What is Gimjang?

I mentioned “gimjang” in my previous post without giving an explanation (sorry I just got back from Korea and I’m still thinking in Konglish). So, I wanted to give a bit of explanation here.

Gimjang is serious gimchi-making. It’s the traditional annual event when families make huge load of gimchi in preparation for “eumdong,” the coldest months of winter (and with the Siberian winds flowing down from the north, the Korean peninsula sure does get cold). It usually happens in early winter, called “ipdong” (nowadays, since fall seems to come later and later in Korea, not until November).

Here’s a picture I borrowed from wikipedia, which will give you a better idea of what I’m talking about:


Traditionally, groups of families in the village would take turns going over to each other’s houses and helping each family make their gimjang gimchi. It was a communal effort, when women could catch up on the latest gossip, share the hard labor and enjoy the fruits of that labor. Since gimjang for each family took a day or two, the hostess would provide a big lunch for all her helpers (usually boiled pork and “bossam,” gimchi stuffing material wrapped in a pickled cabbage leaf ‚Äì tasty!). Everyone would take a jar of it home, so even the poor could have gimchi for the winter.

I remember our backyard full of noisy Korean ladies, all chatting away, laughing and stuffing glass jars full of spicy baechu gimchi.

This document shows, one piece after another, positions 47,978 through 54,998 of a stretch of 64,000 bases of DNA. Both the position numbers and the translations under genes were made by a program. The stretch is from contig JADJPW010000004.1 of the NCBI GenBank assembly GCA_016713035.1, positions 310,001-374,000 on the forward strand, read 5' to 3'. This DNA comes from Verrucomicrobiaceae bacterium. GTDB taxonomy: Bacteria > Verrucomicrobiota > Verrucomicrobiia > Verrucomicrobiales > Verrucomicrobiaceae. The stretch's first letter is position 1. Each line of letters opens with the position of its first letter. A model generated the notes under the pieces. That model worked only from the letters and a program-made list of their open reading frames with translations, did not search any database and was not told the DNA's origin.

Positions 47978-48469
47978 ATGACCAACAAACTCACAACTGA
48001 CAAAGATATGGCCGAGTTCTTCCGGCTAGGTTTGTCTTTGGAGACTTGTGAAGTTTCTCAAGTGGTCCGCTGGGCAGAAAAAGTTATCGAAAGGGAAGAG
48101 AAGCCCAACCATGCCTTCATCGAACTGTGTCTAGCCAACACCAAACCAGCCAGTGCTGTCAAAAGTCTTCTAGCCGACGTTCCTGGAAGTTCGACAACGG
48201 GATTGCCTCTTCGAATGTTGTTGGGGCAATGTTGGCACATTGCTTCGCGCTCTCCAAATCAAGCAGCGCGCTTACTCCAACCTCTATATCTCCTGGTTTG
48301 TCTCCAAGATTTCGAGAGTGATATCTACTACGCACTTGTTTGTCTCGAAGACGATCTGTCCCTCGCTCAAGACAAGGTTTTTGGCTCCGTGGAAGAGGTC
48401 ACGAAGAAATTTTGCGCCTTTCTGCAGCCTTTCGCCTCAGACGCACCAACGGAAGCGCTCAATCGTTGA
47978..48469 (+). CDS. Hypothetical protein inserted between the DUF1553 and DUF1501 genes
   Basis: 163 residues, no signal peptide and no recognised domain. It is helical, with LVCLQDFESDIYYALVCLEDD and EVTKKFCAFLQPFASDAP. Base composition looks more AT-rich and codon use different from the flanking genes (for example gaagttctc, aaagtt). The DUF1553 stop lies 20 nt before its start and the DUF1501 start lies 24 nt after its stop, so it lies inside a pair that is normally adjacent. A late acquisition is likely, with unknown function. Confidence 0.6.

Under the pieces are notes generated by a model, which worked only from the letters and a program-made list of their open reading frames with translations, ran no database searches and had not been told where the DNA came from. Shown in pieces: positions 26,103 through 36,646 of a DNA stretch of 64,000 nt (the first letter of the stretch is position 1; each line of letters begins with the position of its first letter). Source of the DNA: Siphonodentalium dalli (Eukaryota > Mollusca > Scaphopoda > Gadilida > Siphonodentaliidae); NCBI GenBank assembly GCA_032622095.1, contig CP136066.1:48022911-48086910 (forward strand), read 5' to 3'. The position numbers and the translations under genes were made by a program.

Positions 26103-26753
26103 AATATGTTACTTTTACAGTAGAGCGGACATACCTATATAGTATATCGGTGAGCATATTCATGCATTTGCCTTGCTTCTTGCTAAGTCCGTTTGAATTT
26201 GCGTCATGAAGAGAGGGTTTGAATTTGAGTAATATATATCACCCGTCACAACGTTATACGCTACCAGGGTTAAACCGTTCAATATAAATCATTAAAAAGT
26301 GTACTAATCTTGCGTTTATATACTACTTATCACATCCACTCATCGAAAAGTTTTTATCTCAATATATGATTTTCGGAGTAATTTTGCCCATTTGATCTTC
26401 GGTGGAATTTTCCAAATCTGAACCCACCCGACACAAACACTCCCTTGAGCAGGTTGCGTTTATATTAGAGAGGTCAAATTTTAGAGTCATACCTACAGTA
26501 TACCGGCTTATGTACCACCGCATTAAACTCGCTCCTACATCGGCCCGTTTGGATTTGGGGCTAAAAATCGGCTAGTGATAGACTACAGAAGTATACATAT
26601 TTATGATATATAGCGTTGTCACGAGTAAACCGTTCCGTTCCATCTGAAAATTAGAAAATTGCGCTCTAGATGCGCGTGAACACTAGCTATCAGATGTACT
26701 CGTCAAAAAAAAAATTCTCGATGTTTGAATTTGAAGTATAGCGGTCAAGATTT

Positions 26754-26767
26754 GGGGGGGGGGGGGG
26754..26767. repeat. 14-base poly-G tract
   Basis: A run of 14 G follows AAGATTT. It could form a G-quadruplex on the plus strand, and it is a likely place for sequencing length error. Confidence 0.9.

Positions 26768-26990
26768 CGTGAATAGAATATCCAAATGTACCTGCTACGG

The old-school way of maintaining the proper temperature was to bury the giant “hang-ali” (the dark brown, clay pots, pictured below) in the ground, then cover them with straw mats.


Gimjang, which was established as a nationwide custom during the Joseon Dynasty, is an excellent example of the Korean people’s connection to the seasons, the communal way of life, and a preservation (literally) of the food.

Although people still make gimjang gimchi, the traditions have changed. I found out the dirty secret of those living in Seoul’s apartments. They have their cabbages pre-soaked in salt by people who sell the baechu. They get their jjangaji (salted fish) delivered to them. And they just assemble all the ingredients and store them in their gimchi refrigerators!

Because I live in Los Angeles (and don’t have a gimchi fridge), I won’t be making a huge load of gimjang gimchi, but I might just make a jar or two, which definitely won’t last through the winter.

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2 thoughts on “What is Gimjang?

  1. I used to looooooove watching my mom make this with all the ladies from the apartment. My favorite part is eating the kimchi by wrapping the cabbage with the insides!!! 😀

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